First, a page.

During the Pliocene, most landmasses arrived in their present-day positions. The world was also getting a lot colder. Not only had Antarctica grown bigger yet, but an ice cap dominated the northern Arctic, too. This also meant even more invasion of grass.
New and diverse ruminant animals appeared during this epoch. Some animals that were following the forest-to-grass trend were the newly evolved hippopotamuses, gazelles, antelopes, and giraffes that still had short necks.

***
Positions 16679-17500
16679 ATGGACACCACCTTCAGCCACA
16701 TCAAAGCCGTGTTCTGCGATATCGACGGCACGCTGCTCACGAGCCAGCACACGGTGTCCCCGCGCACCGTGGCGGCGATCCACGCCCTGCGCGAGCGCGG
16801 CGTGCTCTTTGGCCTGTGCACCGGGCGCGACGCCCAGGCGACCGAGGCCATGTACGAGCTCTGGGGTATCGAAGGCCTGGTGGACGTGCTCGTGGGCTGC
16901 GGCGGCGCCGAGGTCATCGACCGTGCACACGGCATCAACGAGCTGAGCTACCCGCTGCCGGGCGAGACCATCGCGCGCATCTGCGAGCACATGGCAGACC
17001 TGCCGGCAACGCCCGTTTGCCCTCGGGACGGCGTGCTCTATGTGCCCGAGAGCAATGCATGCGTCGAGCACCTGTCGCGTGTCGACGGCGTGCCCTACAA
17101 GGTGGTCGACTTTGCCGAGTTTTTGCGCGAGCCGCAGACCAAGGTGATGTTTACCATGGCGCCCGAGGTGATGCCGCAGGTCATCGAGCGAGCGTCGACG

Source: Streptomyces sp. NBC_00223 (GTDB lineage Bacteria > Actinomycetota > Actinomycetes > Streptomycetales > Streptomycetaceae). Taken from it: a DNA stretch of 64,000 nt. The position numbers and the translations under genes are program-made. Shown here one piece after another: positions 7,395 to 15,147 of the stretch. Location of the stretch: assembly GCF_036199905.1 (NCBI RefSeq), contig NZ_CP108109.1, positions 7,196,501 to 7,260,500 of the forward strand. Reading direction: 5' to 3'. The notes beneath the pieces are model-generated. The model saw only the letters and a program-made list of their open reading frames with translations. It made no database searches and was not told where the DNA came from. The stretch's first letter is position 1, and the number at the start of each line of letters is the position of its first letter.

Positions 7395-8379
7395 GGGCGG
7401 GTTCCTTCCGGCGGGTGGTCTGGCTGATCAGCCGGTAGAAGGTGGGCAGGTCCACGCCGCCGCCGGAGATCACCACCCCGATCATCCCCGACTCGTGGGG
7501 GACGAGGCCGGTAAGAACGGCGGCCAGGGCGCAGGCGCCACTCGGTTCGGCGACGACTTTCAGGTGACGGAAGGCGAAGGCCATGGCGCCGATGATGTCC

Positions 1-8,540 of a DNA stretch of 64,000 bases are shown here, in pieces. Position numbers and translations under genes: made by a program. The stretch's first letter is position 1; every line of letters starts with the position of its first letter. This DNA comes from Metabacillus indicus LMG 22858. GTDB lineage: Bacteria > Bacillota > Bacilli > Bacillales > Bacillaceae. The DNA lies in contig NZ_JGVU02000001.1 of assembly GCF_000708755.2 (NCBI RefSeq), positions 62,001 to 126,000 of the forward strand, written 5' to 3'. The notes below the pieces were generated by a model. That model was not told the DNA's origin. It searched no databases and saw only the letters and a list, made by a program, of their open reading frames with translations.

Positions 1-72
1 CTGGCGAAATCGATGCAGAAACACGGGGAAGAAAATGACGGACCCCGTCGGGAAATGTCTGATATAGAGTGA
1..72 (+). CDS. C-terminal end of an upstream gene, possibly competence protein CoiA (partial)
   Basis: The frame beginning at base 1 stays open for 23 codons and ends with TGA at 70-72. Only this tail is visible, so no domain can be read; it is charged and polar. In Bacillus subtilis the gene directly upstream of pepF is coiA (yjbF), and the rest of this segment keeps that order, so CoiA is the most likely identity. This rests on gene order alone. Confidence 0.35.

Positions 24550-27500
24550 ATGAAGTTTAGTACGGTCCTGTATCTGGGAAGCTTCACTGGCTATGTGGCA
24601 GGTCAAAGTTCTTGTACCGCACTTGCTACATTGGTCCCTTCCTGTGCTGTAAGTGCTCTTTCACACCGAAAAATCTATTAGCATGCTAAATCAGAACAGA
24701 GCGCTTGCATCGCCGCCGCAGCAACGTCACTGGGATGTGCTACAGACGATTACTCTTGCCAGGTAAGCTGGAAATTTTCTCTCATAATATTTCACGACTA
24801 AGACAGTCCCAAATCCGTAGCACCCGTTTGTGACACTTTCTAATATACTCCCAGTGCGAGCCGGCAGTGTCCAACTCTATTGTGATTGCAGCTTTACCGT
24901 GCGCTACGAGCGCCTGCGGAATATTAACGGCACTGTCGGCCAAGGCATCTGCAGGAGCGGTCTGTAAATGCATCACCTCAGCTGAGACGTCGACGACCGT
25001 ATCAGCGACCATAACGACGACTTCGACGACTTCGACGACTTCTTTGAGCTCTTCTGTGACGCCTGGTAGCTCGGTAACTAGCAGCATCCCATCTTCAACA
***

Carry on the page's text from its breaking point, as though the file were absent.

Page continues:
A major advancement of the mammalian carnivores in this epoch was the "idea" of hunting in packs. This provided many benefits. An obvious advantage is that a very large prey could be killed, even if it was twice the size of any individual pack member.
Also, a hierarchy could be organized in each of the social packs. This gave better communication, so the prey could be more easily killed.
Plant life's pattern remained the same as every epoch's throughout the Tertiary. The cooler the climate, the more grass there was. And the Pliocene was certainly cool.
Cenozoic Era: Tertiary Period: Pliocene Epoch